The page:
If I did it over again, I would have assembled them as concentric circles rather than a cascade. I think that might have helped with the sagging, uneven appearance, and I have found that this part of our yard gets so much sun that I really could have planted some happy plants on the dreaded North side. Watercress, for example, would have enjoyed the partial shade, and sometimes requires me placing a gnome on the tier at the sunniest point of a hot day. For colder weather crops, the black, foot deep, tiered InstaBeds will likely live up to their promise of extended growing seasons by warming the soil. I also like the Cubic Foot Gardening potential of staggering the plants so that the beds allow for more intensive growth. Larger plants can branch out in the different layers but still allow for a lot of expansion without as much overlap.
More Raised Beds and the Compost Bin
The above photo shows the other InstaBed, plus what I refer to as the “bed bed,” the repurposed frame of a retired (and very disappointing!) Sleep Number Bed. That bed only offers about 5-6 inches of soil, but we filled it with “Mel’s Mix” from Square Foot Gardening — a combination of 1) peat moss, 2) vermiculite and 3) five types of compost, all mixed together in equal amounts. That was quite the task! Thanks to David and my friend Susannah for their help on that project:
Mel’s Mix on a tarp
Everything else is in partial or total disarray right now. Take a look at our driveway:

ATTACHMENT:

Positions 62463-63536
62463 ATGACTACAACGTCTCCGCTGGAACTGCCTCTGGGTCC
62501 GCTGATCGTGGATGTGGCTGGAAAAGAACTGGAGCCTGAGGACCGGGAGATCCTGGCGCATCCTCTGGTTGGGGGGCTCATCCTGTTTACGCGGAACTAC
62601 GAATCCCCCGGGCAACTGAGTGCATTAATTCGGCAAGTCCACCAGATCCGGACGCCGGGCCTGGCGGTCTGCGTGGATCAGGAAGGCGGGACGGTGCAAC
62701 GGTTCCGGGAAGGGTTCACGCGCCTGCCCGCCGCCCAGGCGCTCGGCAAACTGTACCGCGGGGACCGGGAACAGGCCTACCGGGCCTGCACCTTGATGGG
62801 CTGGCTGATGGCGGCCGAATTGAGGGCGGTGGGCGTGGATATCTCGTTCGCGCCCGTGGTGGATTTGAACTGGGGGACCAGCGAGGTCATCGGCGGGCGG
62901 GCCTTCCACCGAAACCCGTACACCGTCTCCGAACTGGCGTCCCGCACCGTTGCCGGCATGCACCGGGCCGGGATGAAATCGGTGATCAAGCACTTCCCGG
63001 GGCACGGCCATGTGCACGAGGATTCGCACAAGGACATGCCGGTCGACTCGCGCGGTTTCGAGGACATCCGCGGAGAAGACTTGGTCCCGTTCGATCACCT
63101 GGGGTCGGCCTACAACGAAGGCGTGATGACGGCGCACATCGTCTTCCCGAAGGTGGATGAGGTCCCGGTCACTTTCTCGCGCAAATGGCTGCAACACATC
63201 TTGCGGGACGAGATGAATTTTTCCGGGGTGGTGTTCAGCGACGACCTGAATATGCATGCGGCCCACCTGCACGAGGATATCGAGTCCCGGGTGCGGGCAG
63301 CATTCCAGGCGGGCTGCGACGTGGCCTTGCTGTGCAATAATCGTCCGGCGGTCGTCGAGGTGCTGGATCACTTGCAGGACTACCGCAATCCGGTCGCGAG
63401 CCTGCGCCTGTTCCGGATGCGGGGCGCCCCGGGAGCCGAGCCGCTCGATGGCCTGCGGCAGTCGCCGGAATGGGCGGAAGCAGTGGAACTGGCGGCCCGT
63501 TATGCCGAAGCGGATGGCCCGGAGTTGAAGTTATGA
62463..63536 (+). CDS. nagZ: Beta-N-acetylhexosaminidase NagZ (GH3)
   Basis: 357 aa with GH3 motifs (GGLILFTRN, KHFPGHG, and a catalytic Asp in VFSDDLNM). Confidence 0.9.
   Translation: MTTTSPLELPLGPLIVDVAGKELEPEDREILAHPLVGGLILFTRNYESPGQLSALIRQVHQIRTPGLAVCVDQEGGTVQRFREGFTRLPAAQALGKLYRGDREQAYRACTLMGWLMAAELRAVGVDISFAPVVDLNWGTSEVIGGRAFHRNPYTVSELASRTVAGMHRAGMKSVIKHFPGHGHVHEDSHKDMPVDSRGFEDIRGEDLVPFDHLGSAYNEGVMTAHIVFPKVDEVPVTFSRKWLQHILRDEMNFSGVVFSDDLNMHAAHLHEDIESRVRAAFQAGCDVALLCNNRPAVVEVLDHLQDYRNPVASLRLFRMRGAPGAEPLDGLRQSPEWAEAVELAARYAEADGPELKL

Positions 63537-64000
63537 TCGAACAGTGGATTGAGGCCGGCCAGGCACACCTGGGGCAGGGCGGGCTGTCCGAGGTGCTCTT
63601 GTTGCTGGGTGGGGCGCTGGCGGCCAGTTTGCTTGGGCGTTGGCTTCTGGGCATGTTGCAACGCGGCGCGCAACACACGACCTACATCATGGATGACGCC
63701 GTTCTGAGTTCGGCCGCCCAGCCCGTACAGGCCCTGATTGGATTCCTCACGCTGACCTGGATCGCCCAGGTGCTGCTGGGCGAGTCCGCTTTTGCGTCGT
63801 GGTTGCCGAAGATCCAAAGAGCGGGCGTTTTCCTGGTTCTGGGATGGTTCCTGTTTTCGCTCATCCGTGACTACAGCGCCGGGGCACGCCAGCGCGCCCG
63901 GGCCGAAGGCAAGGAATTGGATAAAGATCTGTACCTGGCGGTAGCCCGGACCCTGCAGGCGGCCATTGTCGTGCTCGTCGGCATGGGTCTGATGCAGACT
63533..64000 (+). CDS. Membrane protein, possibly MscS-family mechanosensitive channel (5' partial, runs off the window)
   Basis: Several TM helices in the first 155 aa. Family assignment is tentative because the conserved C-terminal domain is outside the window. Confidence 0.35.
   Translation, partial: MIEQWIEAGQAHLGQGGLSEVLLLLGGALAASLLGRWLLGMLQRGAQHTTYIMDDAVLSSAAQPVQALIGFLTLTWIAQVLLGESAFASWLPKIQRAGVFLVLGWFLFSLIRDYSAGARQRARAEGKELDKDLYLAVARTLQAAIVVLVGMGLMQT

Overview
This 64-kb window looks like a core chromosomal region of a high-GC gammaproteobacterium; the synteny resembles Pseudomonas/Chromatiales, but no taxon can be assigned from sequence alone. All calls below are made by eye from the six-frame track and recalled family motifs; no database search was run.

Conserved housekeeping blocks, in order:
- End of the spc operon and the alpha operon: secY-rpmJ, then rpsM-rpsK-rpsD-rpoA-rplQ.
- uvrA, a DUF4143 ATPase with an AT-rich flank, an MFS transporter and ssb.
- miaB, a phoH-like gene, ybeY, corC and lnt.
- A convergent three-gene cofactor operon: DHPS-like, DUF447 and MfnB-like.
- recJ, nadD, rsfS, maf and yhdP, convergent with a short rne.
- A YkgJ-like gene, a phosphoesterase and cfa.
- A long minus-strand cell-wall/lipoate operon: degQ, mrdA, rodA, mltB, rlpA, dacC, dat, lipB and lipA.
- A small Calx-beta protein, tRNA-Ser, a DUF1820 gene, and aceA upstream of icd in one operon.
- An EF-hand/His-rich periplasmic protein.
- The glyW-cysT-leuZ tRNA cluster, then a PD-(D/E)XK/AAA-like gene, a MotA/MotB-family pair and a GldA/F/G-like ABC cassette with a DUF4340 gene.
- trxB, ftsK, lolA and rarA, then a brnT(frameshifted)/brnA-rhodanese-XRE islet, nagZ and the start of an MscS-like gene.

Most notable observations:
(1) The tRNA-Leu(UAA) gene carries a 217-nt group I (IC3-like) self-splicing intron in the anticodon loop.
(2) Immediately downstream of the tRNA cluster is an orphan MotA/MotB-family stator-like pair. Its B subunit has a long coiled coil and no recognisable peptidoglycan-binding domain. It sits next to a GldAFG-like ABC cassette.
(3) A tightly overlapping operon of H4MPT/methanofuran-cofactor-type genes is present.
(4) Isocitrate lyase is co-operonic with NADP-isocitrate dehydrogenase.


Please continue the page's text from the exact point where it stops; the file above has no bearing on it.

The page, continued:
Our third batch of free mulch
I spent yesterday mulching the side and front beds, including the front bed that will eventually be our herb garden:
Partially Mulched Front Herb Garden with echinacea, lavender, yarrow, creeping thyme, Fall asters, feverfew, chamomile, some kind of groundcover, forsythia and some evergreens planted by our landlord last Fall
On the other side of the front yard, I’ve got this partially completed adventure:
Front soon-to-be birds and bee friendly flower garden, partially mulched over landscape cloth
I planted a Bee-Friendly Blend and Lemon Queen Sunflowers in the front flower bed.
I’m pleased to say that the yard shows evidence of some kind of progress, despite the massive mess right now. The InstaBeds already have various types of kale (dwarf, winter, and lacinato) growing; plus ruby red chard; zinnia, marigold and calendula sprouts; several types of tomato plants jalepeno and red pepper plants; a perennial called Turkish rocket; a perennial known as Egyptian Walking Onions, “regular” arugula; watercress; a collard tree (also perennial); several types of basil, oregano; parsley; cilantro; chocolate mint and peppermint; dill; green onions; chives; as well as dwarf jewel nasturtiums, New Zealand spinach (heat hardy), and Swiss chard, which have yet to sprout.
For in-ground, perennial planting, I’ve got Russian comfrey (which doesn’t spread as much as traditional comfrey) for soil/compost enrichment, lovage (think of a 6-foot tall, intense celery), and purple asparagus. I’ve already planted two goji bushes and have one surviving blackberry transplant. A farmer friend has also promised me some nettle transplants, which I will likely put in another lined milk crate, since our dry, sandy soil is not too nettle-friendly, and on the flip side, I’m wary of introducing another highly invasive plant to the out of control dandelion mix. This way, I can monitor the nettle growth a bit better, as well as take them with us should we ever decide to leave the laboratory!